17 DEC 2018
Thank you for taking the time to email me about reforms to the health education system and the effect on nurses.
I understand your concern on this matter and hope the following information on this matter from the Department of Health is of interest:
While there are over 13,000 more nurses on wards since 2010, more remains to be done to boost the training of nurses in the NHS. Nurses, midwives and allied health professionals (AHPs) are absolutely essential to our NHS, and everybody with the qualifications and commitment to undertake these degrees should have the chance to do so.
The previous system of NHS-funded bursaries had the cost of training nurses, midwives and AHPs largely borne by the NHS. This led, in effect, to an artificial cap on the numbers in training, limited to only those numbers needed as a minimum to meet NHS workforce requirements in line with Health Education England's annual workforce plan. Under the bursary system, over 30,000 people who applied to be a nurse were rejected.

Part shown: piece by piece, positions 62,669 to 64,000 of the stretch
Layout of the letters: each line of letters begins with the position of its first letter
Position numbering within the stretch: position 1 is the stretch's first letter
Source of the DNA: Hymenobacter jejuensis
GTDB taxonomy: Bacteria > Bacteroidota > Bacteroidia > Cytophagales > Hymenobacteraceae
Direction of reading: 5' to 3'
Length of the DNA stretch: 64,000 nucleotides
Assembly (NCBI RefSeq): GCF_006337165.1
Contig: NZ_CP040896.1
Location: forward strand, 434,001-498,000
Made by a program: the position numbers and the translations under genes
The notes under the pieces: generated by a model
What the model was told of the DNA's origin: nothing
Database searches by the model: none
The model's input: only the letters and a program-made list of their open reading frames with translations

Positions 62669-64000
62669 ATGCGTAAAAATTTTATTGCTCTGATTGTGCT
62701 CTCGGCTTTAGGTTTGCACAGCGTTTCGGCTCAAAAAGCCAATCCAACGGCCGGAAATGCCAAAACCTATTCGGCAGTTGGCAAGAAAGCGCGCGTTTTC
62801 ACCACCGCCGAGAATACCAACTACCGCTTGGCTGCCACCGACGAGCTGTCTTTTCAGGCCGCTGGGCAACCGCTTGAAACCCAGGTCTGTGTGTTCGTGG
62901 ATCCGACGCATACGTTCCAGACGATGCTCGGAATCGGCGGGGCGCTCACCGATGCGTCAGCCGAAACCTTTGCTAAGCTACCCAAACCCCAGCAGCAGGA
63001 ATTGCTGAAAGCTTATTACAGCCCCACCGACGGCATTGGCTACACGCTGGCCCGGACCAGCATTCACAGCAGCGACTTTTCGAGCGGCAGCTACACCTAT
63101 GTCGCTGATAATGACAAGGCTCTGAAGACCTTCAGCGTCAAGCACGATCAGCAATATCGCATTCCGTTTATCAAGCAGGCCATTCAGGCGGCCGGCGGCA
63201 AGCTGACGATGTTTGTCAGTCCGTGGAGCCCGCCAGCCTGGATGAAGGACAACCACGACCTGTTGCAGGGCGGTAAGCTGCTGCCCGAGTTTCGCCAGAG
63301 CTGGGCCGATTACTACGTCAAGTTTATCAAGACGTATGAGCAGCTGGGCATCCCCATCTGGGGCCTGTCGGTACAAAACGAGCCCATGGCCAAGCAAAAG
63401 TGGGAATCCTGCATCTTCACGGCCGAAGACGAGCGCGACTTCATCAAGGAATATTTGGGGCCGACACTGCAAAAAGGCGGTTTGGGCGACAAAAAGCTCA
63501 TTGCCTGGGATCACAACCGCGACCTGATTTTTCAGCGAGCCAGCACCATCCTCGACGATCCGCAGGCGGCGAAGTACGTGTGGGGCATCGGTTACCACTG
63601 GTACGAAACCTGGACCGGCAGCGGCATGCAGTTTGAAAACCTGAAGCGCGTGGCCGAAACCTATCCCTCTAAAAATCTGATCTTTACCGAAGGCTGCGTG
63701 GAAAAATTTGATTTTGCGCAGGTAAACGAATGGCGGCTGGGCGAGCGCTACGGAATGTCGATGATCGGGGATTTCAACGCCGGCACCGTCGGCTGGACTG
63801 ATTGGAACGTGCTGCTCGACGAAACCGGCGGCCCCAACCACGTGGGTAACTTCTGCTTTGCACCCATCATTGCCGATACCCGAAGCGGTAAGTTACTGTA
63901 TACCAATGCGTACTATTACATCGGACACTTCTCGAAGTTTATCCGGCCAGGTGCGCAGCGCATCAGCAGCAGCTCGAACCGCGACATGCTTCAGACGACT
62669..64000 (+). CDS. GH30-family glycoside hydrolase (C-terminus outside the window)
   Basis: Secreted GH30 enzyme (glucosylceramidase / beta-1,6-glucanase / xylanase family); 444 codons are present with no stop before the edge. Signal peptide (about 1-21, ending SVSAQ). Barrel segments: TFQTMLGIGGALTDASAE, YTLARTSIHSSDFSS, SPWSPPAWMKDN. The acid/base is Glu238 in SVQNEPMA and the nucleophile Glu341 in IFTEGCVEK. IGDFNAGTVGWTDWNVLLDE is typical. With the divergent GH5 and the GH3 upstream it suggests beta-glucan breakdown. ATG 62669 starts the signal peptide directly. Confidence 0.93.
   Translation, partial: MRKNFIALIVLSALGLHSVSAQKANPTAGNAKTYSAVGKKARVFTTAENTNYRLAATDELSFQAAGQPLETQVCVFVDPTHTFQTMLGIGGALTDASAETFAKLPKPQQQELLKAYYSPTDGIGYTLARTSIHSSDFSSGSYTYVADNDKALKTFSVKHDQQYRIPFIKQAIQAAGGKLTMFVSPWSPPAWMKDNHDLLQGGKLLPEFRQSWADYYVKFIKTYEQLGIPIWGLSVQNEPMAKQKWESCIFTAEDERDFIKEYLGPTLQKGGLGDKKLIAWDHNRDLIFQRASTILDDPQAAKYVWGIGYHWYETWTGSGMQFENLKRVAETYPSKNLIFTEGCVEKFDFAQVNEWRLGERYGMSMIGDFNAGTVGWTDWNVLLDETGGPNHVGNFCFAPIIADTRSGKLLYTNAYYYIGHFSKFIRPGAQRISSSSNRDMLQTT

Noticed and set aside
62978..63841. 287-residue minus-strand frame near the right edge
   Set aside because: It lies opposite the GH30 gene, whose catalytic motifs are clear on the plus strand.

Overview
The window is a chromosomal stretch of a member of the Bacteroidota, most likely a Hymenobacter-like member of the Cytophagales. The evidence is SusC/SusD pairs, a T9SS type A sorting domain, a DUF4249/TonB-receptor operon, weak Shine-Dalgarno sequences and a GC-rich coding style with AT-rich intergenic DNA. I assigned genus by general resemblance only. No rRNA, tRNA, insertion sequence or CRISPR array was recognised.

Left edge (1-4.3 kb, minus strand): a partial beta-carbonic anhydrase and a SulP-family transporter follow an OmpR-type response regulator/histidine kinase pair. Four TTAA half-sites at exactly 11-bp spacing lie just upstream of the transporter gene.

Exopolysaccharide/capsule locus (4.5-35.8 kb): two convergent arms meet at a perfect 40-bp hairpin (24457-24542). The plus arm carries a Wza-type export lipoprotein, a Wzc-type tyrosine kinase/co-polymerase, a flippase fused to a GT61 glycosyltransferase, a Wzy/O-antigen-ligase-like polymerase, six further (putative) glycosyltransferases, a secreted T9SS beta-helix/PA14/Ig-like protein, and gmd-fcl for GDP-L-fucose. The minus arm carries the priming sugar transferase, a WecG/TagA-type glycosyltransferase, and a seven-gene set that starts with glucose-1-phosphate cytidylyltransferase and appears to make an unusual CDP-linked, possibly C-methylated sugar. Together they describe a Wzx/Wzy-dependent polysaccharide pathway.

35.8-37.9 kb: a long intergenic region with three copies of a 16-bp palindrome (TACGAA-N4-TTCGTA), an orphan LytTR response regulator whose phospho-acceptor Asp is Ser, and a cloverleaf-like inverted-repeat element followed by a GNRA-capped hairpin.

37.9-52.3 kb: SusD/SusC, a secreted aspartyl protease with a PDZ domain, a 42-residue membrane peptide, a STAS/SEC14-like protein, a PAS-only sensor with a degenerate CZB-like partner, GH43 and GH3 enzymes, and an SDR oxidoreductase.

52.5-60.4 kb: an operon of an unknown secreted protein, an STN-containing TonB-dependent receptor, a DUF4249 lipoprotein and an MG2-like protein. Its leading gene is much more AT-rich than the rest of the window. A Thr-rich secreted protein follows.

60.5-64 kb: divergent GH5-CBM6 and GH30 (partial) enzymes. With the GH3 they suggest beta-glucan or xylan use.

In order to deliver more nurses and health professionals for the NHS, a better funding system for health students and a more sustainable model for universities, it was necessary to move health students' grants and bursaries onto the standard student support system, in line with all other degrees. This change came into force in August 2017.
The Government recognises that nursing students in particular often have unique circumstances. Following a consultation on these reforms, the Government will look to provide extra funding to help cover additional expenses like travel and more support for students with children. Ministers will work with the Royal College of Nursing, hospitals and other partners in taking this forward.
After lengthy public consultation, it was decided to maintain a limited number of postgraduate bursaries for the 2017 to 2018 academic year, with all postgraduate courses coming into line with the wider funding model from September 2018. Before reforms to the funding model for postgraduates, just 2,500 students successfully entered postgraduate routes to nursing, midwifery and AHPs, compared to 28,000 undergraduates. The new model will help to drive up the number of nurses coming from postgraduate routes.
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